Saskatchewan’s new prompt payment and mandatory adjudication legislation is now in force. With the new rules in effect, there’s no better time to review what types of contracts prompt payment will apply to.
What Contracts Do Prompt Payment and Adjudication Apply to?
The short answer is that prompt payment applies to most construction projects in Saskatchewan, subject to a few exceptions discussed below. The longer answer is that there are three fundamental questions to ask to determine whether prompt payment applies to your project:
- Does your project fall under the Builders’ Lien Act (“BLA”) normally (i.e. does it meet the definition of an “improvement”)?
- Has the transition period passed?
- Is your project in an exempt sector/industry?
Below we discuss what each of these three considerations involves.
Definition of an Improvement
The new legislation applies to all projects that would fall under the application of the BLA. The BLA definition of an “improvement” is very wide (see the definition below) – so chances are prompt payment will apply to most projects.
(h) “improvement” means a thing constructed, erected, built, placed, altered, repaired, improved, added to, dug or drilled or intended to be constructed, erected, built, placed, altered, repaired, improved, added to, dug or drilled on or into, land, except a thing that is not affixed to the land or intended to become part of the land and includes:
(i) landscaping, clearing, breaking, excavating, digging, drilling, tunnelling, filling, grading or ditching of, in, on or under land;
(ii) the demolition or removal of any building, structure or works or part thereof;
(iii) services provided by an architect, engineer or land surveyor;
The legislation has some transition periods in place. If a contract between an owner and contractor was entered into prior to March 1, 2022, prompt payment will not apply to that contract or any resulting subcontracts.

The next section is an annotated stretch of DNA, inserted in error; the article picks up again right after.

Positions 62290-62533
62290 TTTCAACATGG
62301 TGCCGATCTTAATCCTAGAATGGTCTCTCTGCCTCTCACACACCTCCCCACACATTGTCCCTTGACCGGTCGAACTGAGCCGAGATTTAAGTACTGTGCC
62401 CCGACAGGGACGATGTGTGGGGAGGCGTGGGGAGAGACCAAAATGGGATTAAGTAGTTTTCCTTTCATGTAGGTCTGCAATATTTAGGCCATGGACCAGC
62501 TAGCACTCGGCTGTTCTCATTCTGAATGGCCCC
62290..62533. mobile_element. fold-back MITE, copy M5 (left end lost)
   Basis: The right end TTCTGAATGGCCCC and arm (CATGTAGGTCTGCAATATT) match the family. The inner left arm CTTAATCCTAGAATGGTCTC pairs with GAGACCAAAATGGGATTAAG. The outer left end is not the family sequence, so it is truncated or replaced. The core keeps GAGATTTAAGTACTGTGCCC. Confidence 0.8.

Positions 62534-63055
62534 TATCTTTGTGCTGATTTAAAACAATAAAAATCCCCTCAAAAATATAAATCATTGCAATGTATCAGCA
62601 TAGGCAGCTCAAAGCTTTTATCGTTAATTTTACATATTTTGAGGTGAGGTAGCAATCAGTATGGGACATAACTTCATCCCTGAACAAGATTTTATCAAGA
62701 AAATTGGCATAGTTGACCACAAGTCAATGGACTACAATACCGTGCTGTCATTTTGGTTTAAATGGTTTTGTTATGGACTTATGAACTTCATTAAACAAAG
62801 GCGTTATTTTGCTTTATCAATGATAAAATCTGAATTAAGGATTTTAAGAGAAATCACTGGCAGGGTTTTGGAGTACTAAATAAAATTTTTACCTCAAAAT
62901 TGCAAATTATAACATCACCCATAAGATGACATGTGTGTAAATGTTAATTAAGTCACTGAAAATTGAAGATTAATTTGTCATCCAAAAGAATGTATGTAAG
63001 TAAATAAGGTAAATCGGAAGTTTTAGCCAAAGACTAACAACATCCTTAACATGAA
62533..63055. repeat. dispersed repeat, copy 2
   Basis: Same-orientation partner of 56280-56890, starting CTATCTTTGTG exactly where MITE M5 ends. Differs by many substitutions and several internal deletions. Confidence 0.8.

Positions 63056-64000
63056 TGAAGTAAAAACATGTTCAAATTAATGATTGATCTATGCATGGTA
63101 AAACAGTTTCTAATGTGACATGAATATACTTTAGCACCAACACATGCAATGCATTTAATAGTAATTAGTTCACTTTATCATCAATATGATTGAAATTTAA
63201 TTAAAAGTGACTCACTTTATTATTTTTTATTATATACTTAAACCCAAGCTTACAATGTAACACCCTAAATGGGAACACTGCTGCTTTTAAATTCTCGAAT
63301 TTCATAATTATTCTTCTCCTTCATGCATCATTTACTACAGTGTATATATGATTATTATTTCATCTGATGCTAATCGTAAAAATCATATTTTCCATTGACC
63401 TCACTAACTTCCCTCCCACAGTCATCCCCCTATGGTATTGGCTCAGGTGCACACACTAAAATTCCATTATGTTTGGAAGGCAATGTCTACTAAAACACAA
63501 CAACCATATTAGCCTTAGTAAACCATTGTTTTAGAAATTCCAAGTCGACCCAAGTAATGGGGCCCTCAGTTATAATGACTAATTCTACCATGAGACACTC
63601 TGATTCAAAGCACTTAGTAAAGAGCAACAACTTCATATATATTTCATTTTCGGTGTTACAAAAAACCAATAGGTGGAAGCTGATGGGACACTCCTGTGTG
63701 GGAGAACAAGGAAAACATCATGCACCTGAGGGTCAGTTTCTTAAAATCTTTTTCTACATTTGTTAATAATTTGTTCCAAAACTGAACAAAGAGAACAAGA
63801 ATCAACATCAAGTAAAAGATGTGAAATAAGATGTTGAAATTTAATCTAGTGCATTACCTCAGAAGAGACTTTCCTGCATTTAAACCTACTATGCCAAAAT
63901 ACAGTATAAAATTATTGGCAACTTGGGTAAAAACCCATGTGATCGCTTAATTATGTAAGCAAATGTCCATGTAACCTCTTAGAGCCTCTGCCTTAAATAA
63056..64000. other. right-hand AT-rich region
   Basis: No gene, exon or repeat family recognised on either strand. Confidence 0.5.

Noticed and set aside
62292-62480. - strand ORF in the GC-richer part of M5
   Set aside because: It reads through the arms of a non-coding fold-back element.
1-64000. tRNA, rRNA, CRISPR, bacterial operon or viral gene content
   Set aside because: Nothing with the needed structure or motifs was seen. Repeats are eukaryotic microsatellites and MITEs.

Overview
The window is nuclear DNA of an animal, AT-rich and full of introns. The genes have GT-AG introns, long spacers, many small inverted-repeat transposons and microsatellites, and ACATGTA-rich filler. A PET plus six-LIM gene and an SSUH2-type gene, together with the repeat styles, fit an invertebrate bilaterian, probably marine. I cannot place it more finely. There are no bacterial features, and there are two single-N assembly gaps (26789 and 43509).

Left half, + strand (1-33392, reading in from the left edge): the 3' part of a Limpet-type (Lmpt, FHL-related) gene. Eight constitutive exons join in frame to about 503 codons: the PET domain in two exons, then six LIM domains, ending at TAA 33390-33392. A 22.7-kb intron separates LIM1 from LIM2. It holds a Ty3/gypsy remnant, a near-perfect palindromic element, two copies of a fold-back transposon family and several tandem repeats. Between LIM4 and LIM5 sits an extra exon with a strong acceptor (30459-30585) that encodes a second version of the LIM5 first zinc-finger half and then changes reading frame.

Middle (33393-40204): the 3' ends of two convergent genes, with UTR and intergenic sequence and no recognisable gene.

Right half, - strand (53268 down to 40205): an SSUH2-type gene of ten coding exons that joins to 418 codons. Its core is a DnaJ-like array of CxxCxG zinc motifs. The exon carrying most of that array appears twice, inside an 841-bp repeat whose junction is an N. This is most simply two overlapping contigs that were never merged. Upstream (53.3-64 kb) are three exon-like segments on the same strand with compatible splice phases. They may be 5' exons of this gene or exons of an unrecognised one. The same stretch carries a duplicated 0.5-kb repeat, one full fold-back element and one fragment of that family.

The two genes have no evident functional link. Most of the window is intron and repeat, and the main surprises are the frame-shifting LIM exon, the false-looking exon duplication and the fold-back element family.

In addition, the new provisions do not apply to improvements made pursuant to a lease entered into before March 1, 2022.
While these transition periods will likely exclude some projects with already-signed contracts that will be executed later in 2022 or even 2023, the transition period exemptions are time limited and will eventually phase out as pre-March 1, 2022 contracts are completed and contracts for new projects are executed.
The regulations also have a limited number of exemptions from prompt payment and adjudication legislation. The following sectors/industries are exempt:
- Mining and mineral extraction (with the exception of oil and gas)
- Contracts with architects and engineers
- Contracts for power generation and transmission infrastructure made pursuant to the Power Corporation Act
The broad application of the new legislation with limited exceptions means your organization needs to be ready for prompt payment now. Project owners and contractors can avoid surprises by anticipating and planning for what projects and contracts prompt payment applies to and ensuring that procurement and project management staff are prepared to run projects in accordance with the new legislation.
The lawyers in the MLT Aikins Construction group have helped numerous clients in Saskatchewan review their contracts in advance of the new legislation taking effect. Contact us to learn how we can help your organization comply with the new prompt payment rules.
Note: This article is of a general nature only and is not exhaustive of all possible legal rights or remedies. In addition, laws may change over time and should be interpreted only in the context of particular circumstances such that these materials are not intended to be relied upon or taken as legal advice or opinion. Readers should consult a legal professional for specific advice in any particular situation.